Montana might soon preserve the emails of some top officials for decades, or even permanently, as has long been practice for their letters, papers and other public records.
“We’re a civilization in motion in terms of information, managing massive amounts of information that didn’t use to exist,” Secretary of State Corey Stapleton said. “We’ve changed the way government communicates to the extent the old ways are becoming obsolete about once a decade.”
A series of stories by Lee Newspapers revealed earlier this year that state employees were inconsistent in following Montana public records laws when it came to email. State policy provided a “10,000-foot view” of what was required — treat emails like any other public record — but with little practical guidance on how and when to store them, said Deputy Secretary of State for Records and Information Management Joe DeFilippis. And the only mechanism to enforce compliance is for a records requester to file a lawsuit.
Governments of all sizes in the United States have struggled with how to manage digital information in a way that protects access to public records, a right enshrined in the Montana Constitution.
With social media and text messages, Lee Newspapers similarly found inconsistent compliance with state policy, if guidance existed at all. Last month, Bullock became the first Montana governor to make some of his text messages public in response to a records request, but his office has so far refused to recover and release texts sent by his budget director. This week, Bullock staff said they still are reviewing if they have a legal obligation to do so.
“This is something the Legislature, as well as others, have to decide,” Bullock said. “Is it (worth) the cost for retaining every email? … What is a public record? At what point does it make sense to draw that line?”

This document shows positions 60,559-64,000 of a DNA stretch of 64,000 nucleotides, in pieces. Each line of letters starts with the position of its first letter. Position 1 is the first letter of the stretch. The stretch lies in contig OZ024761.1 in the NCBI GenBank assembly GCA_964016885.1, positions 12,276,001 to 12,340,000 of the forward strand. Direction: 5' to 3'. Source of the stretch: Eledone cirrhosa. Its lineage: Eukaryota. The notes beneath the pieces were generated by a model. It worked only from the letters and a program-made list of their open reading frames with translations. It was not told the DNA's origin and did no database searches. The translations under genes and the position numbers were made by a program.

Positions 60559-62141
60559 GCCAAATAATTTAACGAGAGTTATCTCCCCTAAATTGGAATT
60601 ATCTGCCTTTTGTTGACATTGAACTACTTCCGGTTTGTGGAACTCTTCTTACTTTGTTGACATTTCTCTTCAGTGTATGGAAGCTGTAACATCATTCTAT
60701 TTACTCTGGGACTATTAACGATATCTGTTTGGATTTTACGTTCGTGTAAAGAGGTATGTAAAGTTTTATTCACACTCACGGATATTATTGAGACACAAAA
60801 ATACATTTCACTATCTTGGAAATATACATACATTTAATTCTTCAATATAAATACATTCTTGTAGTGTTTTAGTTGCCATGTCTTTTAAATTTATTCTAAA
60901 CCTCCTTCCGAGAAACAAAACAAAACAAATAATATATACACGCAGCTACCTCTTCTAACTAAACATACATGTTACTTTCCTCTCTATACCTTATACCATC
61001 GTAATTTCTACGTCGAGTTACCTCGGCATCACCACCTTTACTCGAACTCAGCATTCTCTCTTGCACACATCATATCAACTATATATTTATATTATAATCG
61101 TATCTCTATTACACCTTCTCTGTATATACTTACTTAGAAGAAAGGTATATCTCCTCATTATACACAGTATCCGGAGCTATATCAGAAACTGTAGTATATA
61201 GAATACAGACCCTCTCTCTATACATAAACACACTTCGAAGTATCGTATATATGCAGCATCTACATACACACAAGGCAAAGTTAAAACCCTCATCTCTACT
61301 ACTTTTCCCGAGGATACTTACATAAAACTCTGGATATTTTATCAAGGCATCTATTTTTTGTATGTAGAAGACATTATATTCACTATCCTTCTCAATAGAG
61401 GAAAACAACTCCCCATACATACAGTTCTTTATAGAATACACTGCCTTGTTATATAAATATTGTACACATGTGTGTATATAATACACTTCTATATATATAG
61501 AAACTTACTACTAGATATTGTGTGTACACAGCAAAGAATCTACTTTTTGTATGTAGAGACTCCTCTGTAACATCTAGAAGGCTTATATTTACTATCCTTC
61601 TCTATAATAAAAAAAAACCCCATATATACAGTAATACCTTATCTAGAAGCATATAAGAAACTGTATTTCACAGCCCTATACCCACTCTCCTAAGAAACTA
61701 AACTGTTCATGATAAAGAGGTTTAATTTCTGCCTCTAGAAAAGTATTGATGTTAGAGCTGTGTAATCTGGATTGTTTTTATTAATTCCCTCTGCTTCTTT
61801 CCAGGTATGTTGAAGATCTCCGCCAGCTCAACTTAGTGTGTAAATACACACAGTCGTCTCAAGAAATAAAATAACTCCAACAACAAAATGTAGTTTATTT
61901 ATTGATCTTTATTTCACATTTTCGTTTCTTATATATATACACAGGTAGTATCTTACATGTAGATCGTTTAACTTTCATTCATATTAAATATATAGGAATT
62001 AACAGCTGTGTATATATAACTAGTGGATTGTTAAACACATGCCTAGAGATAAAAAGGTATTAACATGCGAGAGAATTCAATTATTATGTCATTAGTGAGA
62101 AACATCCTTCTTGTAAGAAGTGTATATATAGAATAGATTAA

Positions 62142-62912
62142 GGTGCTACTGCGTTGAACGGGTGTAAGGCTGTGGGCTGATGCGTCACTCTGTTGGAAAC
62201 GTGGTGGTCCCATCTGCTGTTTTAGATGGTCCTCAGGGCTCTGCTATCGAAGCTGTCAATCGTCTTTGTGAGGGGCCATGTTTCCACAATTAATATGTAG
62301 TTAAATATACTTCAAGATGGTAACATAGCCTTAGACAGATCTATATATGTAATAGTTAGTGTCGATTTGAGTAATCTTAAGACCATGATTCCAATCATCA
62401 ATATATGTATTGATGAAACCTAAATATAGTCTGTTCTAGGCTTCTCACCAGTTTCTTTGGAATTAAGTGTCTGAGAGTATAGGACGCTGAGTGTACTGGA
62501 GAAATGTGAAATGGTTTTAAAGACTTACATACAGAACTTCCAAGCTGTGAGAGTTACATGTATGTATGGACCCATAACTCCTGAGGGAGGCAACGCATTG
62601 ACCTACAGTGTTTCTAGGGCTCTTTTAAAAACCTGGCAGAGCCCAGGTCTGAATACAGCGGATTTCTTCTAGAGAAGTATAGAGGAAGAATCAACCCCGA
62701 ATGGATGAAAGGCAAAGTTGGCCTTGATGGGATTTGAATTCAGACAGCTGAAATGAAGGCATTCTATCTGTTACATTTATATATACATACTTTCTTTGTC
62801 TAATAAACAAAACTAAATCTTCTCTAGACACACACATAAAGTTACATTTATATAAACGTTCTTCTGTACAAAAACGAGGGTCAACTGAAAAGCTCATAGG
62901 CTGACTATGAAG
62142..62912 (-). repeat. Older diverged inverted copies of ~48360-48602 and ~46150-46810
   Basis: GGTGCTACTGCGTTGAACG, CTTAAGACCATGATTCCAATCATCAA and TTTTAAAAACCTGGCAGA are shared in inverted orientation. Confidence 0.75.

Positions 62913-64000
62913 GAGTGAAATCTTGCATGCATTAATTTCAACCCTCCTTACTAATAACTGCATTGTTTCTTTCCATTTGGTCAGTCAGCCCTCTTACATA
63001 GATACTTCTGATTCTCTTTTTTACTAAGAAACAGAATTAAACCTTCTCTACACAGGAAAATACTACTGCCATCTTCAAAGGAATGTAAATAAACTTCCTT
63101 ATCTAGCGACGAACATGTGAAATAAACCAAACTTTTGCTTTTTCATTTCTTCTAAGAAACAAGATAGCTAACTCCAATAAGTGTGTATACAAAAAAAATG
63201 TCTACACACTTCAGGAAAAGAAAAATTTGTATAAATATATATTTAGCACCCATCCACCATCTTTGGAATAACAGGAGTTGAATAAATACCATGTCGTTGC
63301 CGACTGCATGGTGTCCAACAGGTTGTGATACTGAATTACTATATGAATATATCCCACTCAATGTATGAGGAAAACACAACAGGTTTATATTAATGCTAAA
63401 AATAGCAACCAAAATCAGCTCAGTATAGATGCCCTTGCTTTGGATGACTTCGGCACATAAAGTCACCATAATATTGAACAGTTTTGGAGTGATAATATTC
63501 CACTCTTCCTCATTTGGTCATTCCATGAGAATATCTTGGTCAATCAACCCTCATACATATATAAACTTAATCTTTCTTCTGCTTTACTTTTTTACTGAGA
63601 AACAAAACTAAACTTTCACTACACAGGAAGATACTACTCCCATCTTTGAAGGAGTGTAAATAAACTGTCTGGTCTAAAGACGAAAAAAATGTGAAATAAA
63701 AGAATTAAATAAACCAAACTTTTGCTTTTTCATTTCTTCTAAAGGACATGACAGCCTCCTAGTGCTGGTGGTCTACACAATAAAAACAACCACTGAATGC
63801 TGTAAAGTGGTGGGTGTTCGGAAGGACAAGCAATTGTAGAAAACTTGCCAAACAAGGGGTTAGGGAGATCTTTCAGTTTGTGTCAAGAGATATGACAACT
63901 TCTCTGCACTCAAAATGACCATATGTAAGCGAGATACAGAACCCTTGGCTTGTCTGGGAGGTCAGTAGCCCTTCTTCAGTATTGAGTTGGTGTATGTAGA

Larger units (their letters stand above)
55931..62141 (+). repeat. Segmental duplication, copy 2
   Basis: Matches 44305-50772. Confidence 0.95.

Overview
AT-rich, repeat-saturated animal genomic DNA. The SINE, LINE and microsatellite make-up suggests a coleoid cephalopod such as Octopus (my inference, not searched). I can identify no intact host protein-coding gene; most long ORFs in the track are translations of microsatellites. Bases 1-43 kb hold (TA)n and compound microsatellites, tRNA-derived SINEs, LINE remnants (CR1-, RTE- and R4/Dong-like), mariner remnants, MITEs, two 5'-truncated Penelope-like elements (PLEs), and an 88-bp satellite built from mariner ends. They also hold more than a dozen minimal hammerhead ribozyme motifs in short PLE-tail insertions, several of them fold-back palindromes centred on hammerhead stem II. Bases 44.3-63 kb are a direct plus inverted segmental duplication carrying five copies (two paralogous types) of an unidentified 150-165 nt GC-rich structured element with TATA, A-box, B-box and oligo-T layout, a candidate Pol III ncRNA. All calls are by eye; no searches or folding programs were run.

Currently, state law and a string of Montana Supreme Court opinions say everything in a fixed format and retrievable is presumed to be public record unless the government can clearly demonstrate an individual’s privacy exceeds the merit of public disclosure. That has traditionally meant things like health records and Social Security numbers are not public, but nearly everything else is. Content determines how long it must be saved.
Since late 2016, the State Records Committee has discussed how best to update the state’s email guidelines and has listed policies for other digital communication tools among its next priorities. The group of record managers, IT professionals, archivists, agency heads and attorneys is tasked with providing guidance to the executive branch about best practices for records management and reviews requests to destroy records. Although it wields soft power to start conversations and make recommendations, ultimately changes can only be made through policies and laws that must come from the governor, secretary of state, or the Legislature.
At the Records Committee’s June meeting, Committee Chair DeFilippis announced they would focus on developing “a capstone approach” for emails, similar to the current practice of federal agencies. The rough idea is that the messages of top officials — like governor or department director — would be saved the longest, division heads for a few years, and lower-level employees for even shorter periods.
The committee and Department of Administration also have proposed automating the process to minimize human judgment about what to save, for how long and where. The current state email system can automatically archive all emails in a central location, and each agency can set retention rules based on individuals’ jobs.
Of the 36 major units across the executive, legislative and judicial branches, 11 had elected to activate that feature in the last three years. A list of which departments was not available last week, nor was the Department of Administration able to say how many used job titles to set storage rules.
The archiving tool was rolled out to all of Montana government on July 1. If the proposed capstone policy is adopted, it might require each agency to use role-based retention rather than a blanket policy.
A weakness in the process, however, is what happens to the archival files after an employee leaves state government or switches jobs.
Currently, emails are maintained for 30 days after an employee’s departure. Their manager is sent several email reminders to review the archive for records that must be preserved and to find a new place to store them. In practice, Lee Newspapers found that most state agencies did not save any emails after the 30-day period.